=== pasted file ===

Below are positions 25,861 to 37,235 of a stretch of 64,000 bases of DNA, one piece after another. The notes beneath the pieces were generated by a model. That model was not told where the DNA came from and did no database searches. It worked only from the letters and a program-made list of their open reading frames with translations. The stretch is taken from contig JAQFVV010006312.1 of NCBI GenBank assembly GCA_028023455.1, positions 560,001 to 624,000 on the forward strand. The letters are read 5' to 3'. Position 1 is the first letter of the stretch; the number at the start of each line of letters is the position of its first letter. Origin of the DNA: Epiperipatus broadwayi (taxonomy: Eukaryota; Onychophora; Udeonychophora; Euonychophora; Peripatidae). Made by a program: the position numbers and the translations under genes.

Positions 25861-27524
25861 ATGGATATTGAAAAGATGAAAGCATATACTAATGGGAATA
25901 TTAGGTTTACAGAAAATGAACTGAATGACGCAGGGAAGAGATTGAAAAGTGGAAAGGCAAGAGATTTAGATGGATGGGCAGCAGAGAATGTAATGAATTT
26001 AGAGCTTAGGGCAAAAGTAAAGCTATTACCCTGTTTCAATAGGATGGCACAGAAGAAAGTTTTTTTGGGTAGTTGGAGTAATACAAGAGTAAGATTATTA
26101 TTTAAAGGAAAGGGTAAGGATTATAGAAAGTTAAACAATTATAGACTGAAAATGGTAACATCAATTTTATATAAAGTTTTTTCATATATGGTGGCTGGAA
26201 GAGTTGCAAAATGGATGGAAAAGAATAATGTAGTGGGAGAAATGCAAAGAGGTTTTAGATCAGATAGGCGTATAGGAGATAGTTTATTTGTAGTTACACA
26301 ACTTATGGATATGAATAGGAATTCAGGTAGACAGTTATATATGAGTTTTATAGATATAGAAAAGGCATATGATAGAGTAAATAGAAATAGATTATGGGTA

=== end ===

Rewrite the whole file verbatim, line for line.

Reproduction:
Below are positions 25,861 to 37,235 of a stretch of 64,000 bases of DNA, one piece after another. The notes beneath the pieces were generated by a model. That model was not told where the DNA came from and did no database searches. It worked only from the letters and a program-made list of their open reading frames with translations. The stretch is taken from contig JAQFVV010006312.1 of NCBI GenBank assembly GCA_028023455.1, positions 560,001 to 624,000 on the forward strand. The letters are read 5' to 3'. Position 1 is the first letter of the stretch; the number at the start of each line of letters is the position of its first letter. Origin of the DNA: Epiperipatus broadwayi (taxonomy: Eukaryota; Onychophora; Udeonychophora; Euonychophora; Peripatidae). Made by a program: the position numbers and the translations under genes.

Positions 25861-27524
25861 ATGGATATTGAAAAGATGAAAGCATATACTAATGGGAATA
25901 TTAGGTTTACAGAAAATGAACTGAATGACGCAGGGAAGAGATTGAAAAGTGGAAAGGCAAGAGATTTAGATGGATGGGCAGCAGAGAATGTAATGAATTT
26001 AGAGCTTAGGGCAAAAGTAAAGCTATTACCCTGTTTCAATAGGATGGCACAGAAGAAAGTTTTTTTGGGTAGTTGGAGTAATACAAGAGTAAGATTATTA
26101 TTTAAAGGAAAGGGTAAGGATTATAGAAAGTTAAACAATTATAGACTGAAAATGGTAACATCAATTTTATATAAAGTTTTTTCATATATGGTGGCTGGAA
26201 GAGTTGCAAAATGGATGGAAAAGAATAATGTAGTGGGAGAAATGCAAAGAGGTTTTAGATCAGATAGGCGTATAGGAGATAGTTTATTTGTAGTTACACA
26301 ACTTATGGATATGAATAGGAATTCAGGTAGACAGTTATATATGAGTTTTATAGATATAGAAAAGGCATATGATAGAGTAAATAGAAATAGATTATGGGTA